The Burnside Series by Mary Ann Rivers
May 6th, 2014
Mary Ann Rivers continues her Burnside family series—perfect for readers of Kristan Higgins, Jill Shalvis, and Ruthie Knox—as two people try to share their hearts without losing their cool.
Dr. Sam Burnside is convinced that volunteering at an urban green-space farm in Lakefield, Ohio, is a waste of time—especially with his new health clinic about to open. He only goes to mollify his partner, suspecting she wants him to lighten up. Then Sam catches sight of Nina Paz, a woman who gives off more heat than a scorcher in July. Her easy smile and flirty, sizzling wit has him forgetting his infamous need for control.
Widowed when her husband was killed in Afghanistan, Nina has learned that life exists to take chances. As the daughter of migrant workers turned organic farmers, she’s built an exciting and successful business by valuing new opportunities and working hard to take care of her own. But when Sam pushes for a relationship that goes beyond their hotter-than-fire escapades, Nina ignores her own hard-won wisdom. She isn’t ready for a man who needs saving—even if her heart compels her to take the greatest risk of all: love.
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The role of family relationships in romance (How the Burnside Family dynamic helps add to the depth of the characters and the romance)
For me, using a family as the emotional center of a romance developing in a romance novel is an obvious narrative choice. None of us fall in love in a vacuum -- our love affects change on everyone around us, most particularly our families (by birth and by choice). Love changes us, and those who will be most interested and most threatened by that change will be family members, and in a narrative, this creates dramatic tension and the opportunity to explore ideas.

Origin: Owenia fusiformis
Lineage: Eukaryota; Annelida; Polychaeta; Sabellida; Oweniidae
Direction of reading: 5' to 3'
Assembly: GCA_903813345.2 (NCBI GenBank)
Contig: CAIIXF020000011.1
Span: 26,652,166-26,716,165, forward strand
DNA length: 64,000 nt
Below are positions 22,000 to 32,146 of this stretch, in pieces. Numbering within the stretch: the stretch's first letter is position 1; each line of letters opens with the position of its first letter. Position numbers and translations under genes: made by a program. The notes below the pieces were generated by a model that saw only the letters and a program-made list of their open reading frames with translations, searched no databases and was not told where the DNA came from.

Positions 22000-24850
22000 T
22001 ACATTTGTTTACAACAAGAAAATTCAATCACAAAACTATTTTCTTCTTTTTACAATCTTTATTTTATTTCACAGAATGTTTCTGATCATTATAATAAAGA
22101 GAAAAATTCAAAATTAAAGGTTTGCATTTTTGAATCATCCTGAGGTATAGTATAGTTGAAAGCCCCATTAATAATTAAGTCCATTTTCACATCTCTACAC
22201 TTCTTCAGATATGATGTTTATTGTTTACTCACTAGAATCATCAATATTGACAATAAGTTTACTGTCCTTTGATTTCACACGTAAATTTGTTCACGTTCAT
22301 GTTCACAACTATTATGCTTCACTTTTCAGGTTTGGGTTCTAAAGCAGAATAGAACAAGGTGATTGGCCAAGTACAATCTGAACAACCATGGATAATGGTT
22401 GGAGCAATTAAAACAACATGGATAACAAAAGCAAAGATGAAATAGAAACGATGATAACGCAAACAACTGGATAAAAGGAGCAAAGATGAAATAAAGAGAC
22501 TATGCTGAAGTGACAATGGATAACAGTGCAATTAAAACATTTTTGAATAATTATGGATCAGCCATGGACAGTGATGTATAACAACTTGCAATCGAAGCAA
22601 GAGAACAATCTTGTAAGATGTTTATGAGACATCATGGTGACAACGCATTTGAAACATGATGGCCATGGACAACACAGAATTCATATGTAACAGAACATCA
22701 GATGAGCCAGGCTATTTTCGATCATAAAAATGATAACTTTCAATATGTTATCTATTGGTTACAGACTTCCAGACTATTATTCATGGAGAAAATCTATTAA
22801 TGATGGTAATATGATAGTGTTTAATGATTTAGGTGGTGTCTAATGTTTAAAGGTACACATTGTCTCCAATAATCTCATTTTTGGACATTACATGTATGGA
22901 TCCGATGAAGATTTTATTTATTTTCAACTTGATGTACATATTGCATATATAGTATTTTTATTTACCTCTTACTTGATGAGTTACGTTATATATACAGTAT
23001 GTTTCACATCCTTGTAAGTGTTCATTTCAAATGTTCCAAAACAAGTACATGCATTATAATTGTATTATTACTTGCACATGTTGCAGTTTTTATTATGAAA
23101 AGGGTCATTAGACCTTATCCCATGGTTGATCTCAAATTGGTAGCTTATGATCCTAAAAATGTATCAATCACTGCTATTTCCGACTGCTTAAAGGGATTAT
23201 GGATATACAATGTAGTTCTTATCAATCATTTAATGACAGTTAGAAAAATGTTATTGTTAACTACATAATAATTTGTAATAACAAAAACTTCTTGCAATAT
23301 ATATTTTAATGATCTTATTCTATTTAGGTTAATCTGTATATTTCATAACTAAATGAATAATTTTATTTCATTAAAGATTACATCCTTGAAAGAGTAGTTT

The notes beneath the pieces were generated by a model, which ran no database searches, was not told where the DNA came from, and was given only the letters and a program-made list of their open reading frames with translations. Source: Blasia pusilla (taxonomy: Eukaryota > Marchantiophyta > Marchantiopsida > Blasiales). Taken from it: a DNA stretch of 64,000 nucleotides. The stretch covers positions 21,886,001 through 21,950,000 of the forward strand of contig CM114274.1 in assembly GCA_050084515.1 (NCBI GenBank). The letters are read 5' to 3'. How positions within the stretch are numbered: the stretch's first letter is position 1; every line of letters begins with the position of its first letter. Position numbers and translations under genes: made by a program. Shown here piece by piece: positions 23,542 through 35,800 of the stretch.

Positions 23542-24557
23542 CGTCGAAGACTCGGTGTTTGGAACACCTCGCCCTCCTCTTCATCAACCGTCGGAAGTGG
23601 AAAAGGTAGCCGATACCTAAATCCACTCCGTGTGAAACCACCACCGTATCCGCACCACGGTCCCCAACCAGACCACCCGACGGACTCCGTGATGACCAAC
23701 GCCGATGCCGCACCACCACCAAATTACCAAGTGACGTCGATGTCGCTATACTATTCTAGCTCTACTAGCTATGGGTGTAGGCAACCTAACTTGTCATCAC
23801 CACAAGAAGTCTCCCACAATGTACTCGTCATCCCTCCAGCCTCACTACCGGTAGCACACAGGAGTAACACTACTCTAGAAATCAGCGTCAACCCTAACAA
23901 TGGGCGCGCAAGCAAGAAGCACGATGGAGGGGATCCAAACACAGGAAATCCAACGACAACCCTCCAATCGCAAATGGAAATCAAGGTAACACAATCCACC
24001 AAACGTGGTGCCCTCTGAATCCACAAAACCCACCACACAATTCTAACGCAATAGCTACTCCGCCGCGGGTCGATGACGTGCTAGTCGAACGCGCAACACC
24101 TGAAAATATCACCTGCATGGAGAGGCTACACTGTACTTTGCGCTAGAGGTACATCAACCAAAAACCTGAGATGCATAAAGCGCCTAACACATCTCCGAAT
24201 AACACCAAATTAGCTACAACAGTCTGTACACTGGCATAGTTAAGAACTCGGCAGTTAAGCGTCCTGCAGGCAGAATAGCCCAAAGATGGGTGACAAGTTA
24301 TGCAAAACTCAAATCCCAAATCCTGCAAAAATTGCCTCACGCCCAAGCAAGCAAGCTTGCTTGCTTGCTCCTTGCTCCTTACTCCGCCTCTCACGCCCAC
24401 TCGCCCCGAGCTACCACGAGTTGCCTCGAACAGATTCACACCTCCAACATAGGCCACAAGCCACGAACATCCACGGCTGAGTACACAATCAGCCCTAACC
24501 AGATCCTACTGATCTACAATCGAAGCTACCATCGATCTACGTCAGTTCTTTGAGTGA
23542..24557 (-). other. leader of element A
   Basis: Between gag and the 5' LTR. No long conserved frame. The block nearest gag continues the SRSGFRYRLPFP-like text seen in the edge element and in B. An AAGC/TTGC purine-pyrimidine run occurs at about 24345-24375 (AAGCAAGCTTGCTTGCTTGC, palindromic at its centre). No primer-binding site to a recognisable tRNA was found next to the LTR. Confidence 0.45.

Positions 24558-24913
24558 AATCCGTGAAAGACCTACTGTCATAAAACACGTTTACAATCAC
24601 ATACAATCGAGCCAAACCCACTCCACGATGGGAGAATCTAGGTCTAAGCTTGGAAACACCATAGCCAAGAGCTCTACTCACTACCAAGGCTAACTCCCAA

It's simply not as interesting to stick to the hero and heroine on every page -- as we watch them fall in love, we want more context than their inner emotional lives. As readers, we will always have questions about how the protagonists got the way that they are, and for most of us, what shapes us is our families. What's more, family members and friends in a novel provide alternate perspectives on our protagonists and give the reader different reasons to support/doubt/empathize with the protagonists or the protagonist's goals.
It's nice to echo themes in secondary story lines, as well. It's satisfying as a reader to feel well taken care of by the author, and a richly imagined cast of characters, who reflect the arguments of the book, is one way to do that.
Mary Ann Rivers was an English and music major and went on to earn her MFA in creative writing, publishing poetry in journals and leading creative-writing workshops for at-risk youth. While training for her day job as a nurse practitioner, she rediscovered romance on the bedside tables of her favorite patients. Now she writes smart and emotional contemporary romance, imagining stories featuring the heroes and heroines just ahead of her in the coffee line. Mary Ann Rivers lives in the Midwest with her handsome professor husband and their imaginative school-aged son.
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